I’d like to add to that: To all the adults taking a stand, personally or privately, to be who you are, to share your beauty, your voice, your opinions with the world, remember that you are not alone. Reach out to someone when you feel the personal attacks cutting you deeply before the bullying drives you into a dark place. Look to other bloggers for support, or other individuals from the communities you find peace in. Do your best to ignore what they say, discard their emails, take a break from moderating when you need it, and remember that what they say is insignificant and a sign of the hate filled within their own hearts.
If you are a blogger, or just a member of an online community, you’ll likely face harassment.
Here are Eight Tips to Silence Internet Bullies:
- Many trolls or emails may start out benign and escalate. If you find yourself engaging with someone who becomes harassing, end the conversation immediately. Don’t apologize. Don’t sign off with profanity. Just leave the conversation and ignore any future emails from that account, or any with similar patterns of speech or behavior.
- Use a plugin or widget for Banning IPs. You can ban a single IP or a range of IP addresses. Start with the single IP ban unless the issue progresses.
- Keep a log of bullies and trolls. Whether a complex record, or a file in your email, keep a written track of evidence, screen shots, location, etc.
- Keep your domain registration information set to your hosting site. Hide your personal contact information.
- Don’t use Facebook check-in or allow GPS tracking on your phone, Twitter, etc. Get in the habit of ensuring your personal privacy. If you do check-in, make sure those statuses are set to a close friends group only.
- Make lists on Facebook and other accounts. Create a list for people who are acquaintances or restricted individuals or strangers, and double check the privacy settings for those lists. Put all new friend requests there and weed through them later. Make sure your photos, location, place of work, etc. aren’t listed publicly or on those lists.
- If you allow comments on your site, or if your site is critical of religion, listen to David Gamble’s talk here. He got sued by some religious nutters for a comment on his blog.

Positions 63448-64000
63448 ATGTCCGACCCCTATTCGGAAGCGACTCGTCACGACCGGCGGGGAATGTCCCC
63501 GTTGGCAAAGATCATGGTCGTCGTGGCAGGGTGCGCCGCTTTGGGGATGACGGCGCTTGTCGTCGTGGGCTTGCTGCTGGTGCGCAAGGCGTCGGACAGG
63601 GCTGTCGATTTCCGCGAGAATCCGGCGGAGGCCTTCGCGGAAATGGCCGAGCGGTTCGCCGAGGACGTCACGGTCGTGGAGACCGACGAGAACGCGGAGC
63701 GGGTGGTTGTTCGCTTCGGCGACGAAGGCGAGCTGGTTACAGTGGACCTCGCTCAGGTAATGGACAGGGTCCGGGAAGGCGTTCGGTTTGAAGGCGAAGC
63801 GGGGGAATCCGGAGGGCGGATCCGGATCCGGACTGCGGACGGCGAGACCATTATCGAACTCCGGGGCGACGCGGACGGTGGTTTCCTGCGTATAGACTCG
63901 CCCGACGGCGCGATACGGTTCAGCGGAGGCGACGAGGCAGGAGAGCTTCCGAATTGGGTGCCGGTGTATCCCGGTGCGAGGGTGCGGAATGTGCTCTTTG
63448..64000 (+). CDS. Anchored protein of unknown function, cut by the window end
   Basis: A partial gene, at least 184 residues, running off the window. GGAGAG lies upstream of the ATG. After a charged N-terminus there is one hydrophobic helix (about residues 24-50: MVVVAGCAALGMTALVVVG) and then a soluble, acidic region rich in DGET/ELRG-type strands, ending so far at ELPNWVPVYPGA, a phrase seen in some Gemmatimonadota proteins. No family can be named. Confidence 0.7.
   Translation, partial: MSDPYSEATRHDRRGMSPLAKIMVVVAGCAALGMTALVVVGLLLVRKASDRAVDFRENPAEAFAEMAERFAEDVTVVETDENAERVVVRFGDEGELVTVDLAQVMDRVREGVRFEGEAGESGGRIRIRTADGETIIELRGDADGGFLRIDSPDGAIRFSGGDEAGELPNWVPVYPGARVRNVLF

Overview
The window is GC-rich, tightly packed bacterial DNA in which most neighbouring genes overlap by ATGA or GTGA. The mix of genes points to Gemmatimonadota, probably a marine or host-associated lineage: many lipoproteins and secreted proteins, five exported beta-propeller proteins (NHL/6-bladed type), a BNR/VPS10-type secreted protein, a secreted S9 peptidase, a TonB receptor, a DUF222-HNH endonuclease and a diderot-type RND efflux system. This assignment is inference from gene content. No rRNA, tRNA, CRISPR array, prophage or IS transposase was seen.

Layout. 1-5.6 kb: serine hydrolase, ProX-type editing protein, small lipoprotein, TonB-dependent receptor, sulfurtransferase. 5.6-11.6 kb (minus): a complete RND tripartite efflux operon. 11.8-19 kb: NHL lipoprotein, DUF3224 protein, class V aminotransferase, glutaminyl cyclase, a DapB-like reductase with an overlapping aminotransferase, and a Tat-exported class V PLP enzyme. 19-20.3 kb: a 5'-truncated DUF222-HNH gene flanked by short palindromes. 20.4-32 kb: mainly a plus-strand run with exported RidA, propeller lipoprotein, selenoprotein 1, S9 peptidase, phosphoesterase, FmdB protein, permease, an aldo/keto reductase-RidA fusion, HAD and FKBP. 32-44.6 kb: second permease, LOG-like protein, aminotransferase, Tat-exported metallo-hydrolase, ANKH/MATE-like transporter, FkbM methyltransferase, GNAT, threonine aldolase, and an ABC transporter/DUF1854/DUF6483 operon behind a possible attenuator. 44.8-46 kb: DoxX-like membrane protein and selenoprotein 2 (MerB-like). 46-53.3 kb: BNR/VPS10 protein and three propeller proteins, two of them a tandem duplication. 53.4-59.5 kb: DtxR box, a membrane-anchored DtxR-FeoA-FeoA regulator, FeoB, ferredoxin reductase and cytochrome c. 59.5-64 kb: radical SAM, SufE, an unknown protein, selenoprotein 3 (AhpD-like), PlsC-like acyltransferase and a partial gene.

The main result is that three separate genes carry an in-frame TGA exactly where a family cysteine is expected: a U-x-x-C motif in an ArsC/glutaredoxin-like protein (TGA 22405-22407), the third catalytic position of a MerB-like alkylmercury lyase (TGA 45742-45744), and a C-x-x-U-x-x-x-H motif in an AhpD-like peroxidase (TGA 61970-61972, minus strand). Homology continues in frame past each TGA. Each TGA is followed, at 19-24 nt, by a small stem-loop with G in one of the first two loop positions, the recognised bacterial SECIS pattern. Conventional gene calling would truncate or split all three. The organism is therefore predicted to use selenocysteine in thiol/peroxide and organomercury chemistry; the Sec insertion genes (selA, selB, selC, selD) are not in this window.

If you’ve been bullied and would like to add to this list, please comment below or email me using the form on the top left.
And remember the motto you’ll hear often: Don’t feed the trolls! Ignore them. They will usually go away.
Afterthought (I always think of cool stuff after I hit “publish”):
Alternative ways to deal with bullies:
1. Beat every troll to the punch, like this guy, and troll them before they troll you:
2. Be more like The Oatmeal:
3. Monetize the Hate, like Heather Armstrong who posts the hate mail and monetizes it:
I’m just a little angry. I went to your website. I read from the archives. Something about wanting to tell your bishop something about “how many sex positions you were in before you got married, while drinking a coke and wiping your mouth with your bikini top”. Are you kidding me? Who are you? Satan’s mistress?
Where in “hell” and I use this word literally- do you get off trashing bishops and woops, sorry-the actual church of Jesus Christ?
Because let me let you in on a little secret little sister…it really is His church…I am not usually ashamed of anyone, but I am ashamed of you…
…And your day of judgement is coming. I hope He is more merciful than I would be. You are very fortunate that He still loves you. Ironically, He’s your best, and likely your only hope when the heyday is over.
Stop spitting on Him.
4. Turn it into a blog post, like Scary Mommy, who noticed on of her website pingbacks came from “Kidless Kim” who made fun of her entire post on Motherhood Badges. So Scary Mommy just wrote about it, and carried on with her badgemaking, granting herself this cute one: